THE AISLE SEAT - by Mike McGranaghan
If for no other reason than the one-two punch of 1985's Re-Animator and 1986's From Beyond, director Stuart Gordon will always have a special place in the hearts of genre movie fans. Some of his lesser-known films are pretty fun too, though. Chief among them is 1987's Dolls, an intentionally weird – and thoroughly entertaining – horror picture that capitalizes on many people's fear of the titular object. This wicked little piece of cinematic dementia is now available in a Collector's Edition Blu-Ray from Scream Factory.
The movie begins with a little girl named Judy (Carrie Lorraine), her father, and her cruel stepmother getting their car stuck in the mud during a torrential downpour. They make their way to the only structure that's nearby. It is the home of elderly toymaker Gabriel Hartwicke (Guy Rolfe) and his wife Hilary (Hilary Mason). Also getting stranded there are a tourist, Ralph (Stephen Lee), and two young female hitchhikers he picked up. It quickly becomes clear that strange things are happening in the Hartwicke mansion. Gabriel's dolls come to life, displaying bloodlust toward anyone they deem evil or not sufficiently childlike. People begin dying in various gruesome ways. Judy is the only one who knows what's really going on.
Dolls made me think of the much-maligned 1980 Flash Gordon movie. Although it now has a cult audience, that film was widely panned at the time of its release, and is still considered by many to contain bad acting, cheesy special effects, and inauthentic sets. I'm a fan of Flash Gordon because I believe it's exactly the movie director Mike Hodges set out to make. I think all the supposed “flaws” are actually an intentional part of the movie's design. They make it seem suitably comic book-y. Dolls similarly has a lot of things that could be considered “bad,” yet I think Stuart Gordon knew exactly what he was doing.
Take, for instance, the performances. It's as though every actor is doing something different. You've got Guy Rolfe doing a standard, but effective Is he or isn't he a villain? kind of thing. You've got Carolyn Purdy-Gordon doing a virtual Cruella de Vil impersonation as Judy's stepmother. You've got Stephen Lee playing everything in the overly broad style of an '80s-era sitcom; he's all exaggerated double-takes and comic sputtering. And then you've got Carrie Lorraine, giving a stiff, unnatural performance as the little girl at the center of the mayhem. Performance styles this disparate cannot be coincidental, especially when the film has been directed by someone who has previously displayed a knack for the offbeat.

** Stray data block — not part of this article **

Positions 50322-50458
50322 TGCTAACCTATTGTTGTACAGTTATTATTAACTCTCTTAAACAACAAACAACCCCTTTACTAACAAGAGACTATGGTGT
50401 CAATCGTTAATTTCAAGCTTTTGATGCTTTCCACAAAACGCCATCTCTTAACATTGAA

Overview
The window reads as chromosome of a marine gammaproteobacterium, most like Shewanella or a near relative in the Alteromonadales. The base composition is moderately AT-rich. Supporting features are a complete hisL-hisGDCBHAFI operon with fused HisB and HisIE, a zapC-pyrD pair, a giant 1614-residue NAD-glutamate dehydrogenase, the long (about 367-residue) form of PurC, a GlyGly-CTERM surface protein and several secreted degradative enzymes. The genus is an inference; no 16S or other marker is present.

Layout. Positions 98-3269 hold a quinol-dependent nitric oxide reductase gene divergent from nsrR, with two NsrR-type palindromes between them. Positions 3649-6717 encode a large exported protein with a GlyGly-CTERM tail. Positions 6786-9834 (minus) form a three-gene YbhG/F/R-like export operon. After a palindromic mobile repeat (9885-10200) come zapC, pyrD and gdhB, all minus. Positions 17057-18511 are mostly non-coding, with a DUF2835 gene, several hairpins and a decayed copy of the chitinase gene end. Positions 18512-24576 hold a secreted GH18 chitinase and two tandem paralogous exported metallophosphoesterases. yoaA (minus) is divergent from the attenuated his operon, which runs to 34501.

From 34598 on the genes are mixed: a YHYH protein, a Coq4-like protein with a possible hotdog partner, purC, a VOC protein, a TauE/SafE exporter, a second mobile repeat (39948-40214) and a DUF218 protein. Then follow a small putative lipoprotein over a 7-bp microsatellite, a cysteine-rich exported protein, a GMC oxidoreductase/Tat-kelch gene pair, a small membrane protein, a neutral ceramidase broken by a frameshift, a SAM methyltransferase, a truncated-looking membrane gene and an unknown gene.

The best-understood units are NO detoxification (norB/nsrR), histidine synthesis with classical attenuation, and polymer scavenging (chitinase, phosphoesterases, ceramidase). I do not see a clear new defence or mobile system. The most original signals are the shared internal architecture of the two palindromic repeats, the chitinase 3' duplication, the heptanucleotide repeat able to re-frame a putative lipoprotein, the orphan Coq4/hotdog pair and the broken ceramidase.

This brings us to the dolls. Gordon, working from a subtly witty script by Ed Naha (Troll), devises a number of devilishly gruesome scenes in which the little buggers wreak havoc. This is not mere creepy doll stuff, it's downright sadistic. One doll, for instance, takes a hacksaw to a woman's leg, cackling gleefully the entire time. An unapologetically sick sense of humor pervades these scenes, and quite frankly, they're a lot of fun. The effects team that created the convincing dolls deserves credit, as well.
Dolls is purposefully over-the-top and crazy, like a Looney Tunes short re-envisioned by Freddy Kruger. They don't make horror movies like this anymore, and it's a damn shame. No one will ever accuse it of being a good film. Then again, it's not trying to be good. It's trying to be outrageous, and on that count, Dolls is a rousing success.
Scream Factory's Collector's Edition Blu-Ray comes with the company's trademark special features, which always make a nice compliment to the main feature. Stuart Gordon and Ed Naha do a commentary track, as do cast members Carolyn Purdy-Gordon, Stephen Lee, Carrie Lorraine, and Ian Patrick Williams. The former is more technical, while the latter is heavy on anecdotes.
“Toys of Terror” is a making-of feature that includes interviews from most of the movie's major players, both in front of and behind the camera. A large portion of it covers the makeup and special effects work, so you can see how the signature sequences were pulled off. There's also a storyboard-to-film comparison, a still gallery, and the original theatrical trailer.
Dolls represents another strong release from Scream Factory. If you like crazy horror with a hint of humor, this is disc that belongs in your library.
For more information on this title, please visit the Scream Factory website.
Dolls is rated R for language and strong gruesome violence. The running time is 1 hour and 17 minutes.
Buy a copy of my book, "Straight-Up Blatant: Musings From The Aisle Seat," on sale now at Lulu.com! Paperback and Kindle editions also available at Amazon.com!